Abstractions like what the best-known are best known for might be a starting point for idea people. For more grounded folks it boils down to this -- one purposeful, unitary artifact that reveals the telling quote, table, framework or footnote -- diamonds in the ... umm ... content rough.

The bigger picture benefits will emerge once these evidentiary building blocks become ingrained in our web-based discovery process. That might be sweet music to sleep-deprived crisis managers. It may be a threat as well to the scientists of external risk assessment who traffic in the language of hysteria; the paranoid leading the parablind down an alley of would-be prowlers and invaders. No one likes to depart from the script. No one makes time for interruptions. They arrive unannounced. Their departure comes in its own time.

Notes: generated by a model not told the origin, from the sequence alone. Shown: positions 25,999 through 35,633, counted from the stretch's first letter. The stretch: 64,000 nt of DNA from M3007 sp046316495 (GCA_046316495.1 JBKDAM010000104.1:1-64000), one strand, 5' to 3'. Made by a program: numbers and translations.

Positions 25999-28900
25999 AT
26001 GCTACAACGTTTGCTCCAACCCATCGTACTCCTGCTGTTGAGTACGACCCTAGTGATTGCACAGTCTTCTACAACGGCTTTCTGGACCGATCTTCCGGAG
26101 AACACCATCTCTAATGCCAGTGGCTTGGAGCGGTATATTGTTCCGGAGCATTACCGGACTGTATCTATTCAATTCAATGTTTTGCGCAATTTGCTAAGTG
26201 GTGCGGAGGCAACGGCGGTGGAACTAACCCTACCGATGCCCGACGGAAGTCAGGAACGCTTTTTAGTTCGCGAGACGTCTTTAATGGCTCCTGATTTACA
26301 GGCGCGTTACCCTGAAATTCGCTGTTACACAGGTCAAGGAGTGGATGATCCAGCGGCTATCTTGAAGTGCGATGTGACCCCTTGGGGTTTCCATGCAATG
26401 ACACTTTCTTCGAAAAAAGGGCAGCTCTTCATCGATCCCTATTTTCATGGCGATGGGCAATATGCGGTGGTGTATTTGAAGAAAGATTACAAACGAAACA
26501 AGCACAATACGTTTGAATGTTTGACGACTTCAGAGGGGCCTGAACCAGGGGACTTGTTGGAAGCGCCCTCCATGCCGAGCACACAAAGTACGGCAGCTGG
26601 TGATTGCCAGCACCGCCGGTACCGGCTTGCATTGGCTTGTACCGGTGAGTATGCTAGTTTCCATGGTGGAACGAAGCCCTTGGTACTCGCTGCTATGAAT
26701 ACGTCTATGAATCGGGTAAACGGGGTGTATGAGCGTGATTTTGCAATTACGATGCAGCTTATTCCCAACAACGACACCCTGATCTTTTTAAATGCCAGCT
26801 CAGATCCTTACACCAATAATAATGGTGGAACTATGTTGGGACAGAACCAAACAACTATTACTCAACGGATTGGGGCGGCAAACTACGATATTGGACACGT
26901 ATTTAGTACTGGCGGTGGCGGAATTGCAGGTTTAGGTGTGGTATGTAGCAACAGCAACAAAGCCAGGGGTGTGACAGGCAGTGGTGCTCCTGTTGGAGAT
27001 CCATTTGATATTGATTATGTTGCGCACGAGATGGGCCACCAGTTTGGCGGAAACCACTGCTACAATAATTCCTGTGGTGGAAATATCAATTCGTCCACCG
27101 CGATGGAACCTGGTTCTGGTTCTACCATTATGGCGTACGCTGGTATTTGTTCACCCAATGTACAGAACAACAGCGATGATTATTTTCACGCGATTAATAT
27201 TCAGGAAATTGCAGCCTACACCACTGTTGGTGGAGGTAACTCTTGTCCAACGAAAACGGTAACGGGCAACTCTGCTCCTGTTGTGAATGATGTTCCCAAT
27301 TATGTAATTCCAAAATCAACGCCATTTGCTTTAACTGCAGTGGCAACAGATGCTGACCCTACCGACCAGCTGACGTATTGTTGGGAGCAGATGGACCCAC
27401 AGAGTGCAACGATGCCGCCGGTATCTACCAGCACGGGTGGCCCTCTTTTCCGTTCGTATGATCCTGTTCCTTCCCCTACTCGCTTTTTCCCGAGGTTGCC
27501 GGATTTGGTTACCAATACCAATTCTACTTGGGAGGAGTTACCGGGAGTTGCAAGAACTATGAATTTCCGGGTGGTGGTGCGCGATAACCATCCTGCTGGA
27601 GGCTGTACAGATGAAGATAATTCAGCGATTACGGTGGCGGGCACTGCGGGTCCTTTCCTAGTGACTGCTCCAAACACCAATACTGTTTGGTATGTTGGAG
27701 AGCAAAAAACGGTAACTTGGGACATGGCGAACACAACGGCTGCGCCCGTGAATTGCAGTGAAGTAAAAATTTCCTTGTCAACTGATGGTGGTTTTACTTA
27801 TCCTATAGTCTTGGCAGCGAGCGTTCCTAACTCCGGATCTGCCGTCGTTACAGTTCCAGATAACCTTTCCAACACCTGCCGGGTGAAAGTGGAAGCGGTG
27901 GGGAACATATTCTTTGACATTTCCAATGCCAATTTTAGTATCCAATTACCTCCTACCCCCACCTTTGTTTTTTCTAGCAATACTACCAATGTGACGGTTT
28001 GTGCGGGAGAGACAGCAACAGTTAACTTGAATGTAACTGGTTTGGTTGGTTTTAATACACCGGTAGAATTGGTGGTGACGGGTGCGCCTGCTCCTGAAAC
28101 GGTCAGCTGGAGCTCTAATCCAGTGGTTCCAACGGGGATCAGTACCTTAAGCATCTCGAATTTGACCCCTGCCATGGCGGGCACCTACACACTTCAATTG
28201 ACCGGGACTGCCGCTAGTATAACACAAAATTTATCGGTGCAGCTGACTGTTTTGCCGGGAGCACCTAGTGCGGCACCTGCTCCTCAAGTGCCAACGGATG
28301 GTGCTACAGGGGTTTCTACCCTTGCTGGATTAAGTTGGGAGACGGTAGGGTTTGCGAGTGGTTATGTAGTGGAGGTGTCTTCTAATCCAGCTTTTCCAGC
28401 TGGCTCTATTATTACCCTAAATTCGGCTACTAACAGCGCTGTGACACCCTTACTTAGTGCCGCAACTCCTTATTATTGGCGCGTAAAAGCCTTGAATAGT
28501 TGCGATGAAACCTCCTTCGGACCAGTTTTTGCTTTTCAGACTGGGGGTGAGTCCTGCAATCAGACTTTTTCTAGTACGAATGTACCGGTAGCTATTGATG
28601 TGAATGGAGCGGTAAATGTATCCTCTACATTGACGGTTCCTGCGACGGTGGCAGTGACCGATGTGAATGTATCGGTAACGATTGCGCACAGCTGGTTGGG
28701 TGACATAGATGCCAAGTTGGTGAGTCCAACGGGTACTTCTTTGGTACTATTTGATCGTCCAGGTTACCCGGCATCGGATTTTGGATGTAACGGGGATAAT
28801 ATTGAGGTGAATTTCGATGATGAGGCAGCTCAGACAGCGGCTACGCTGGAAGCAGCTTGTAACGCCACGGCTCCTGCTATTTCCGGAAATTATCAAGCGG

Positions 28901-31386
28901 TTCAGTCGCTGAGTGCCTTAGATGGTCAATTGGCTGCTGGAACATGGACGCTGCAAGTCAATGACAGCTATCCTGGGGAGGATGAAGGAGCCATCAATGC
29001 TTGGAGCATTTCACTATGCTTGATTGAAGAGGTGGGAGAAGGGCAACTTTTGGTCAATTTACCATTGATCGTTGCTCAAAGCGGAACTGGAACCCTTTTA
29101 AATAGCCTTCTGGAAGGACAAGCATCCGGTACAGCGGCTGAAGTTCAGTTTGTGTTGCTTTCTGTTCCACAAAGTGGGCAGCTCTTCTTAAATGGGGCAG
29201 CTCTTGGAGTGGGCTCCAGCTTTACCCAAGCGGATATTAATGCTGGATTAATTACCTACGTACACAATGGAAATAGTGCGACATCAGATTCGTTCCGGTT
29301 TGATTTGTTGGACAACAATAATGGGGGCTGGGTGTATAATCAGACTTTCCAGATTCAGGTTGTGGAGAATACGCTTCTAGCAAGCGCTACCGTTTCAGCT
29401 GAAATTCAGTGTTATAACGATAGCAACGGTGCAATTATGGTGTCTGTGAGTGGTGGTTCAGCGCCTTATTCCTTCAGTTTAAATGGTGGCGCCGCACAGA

The impulse to panic is an age-old temptation not restricted to unsuspecting widows or defenseless victims. Is the concentration level thick with anticipation or diffused through false alarms and unmet expectations? Is it a wave of consensus or a squeaky wheel? A whistle in the dark or a charging stampede? What are the measured responses that address tangible perceptions -- not last night’s nightmares but tomorrow’s business realities.

A curator can discern the strength of association and tell you where you are in your crisis – floating near the bottom of a deep-sea or being washed into shore escorted by the storm surge itself.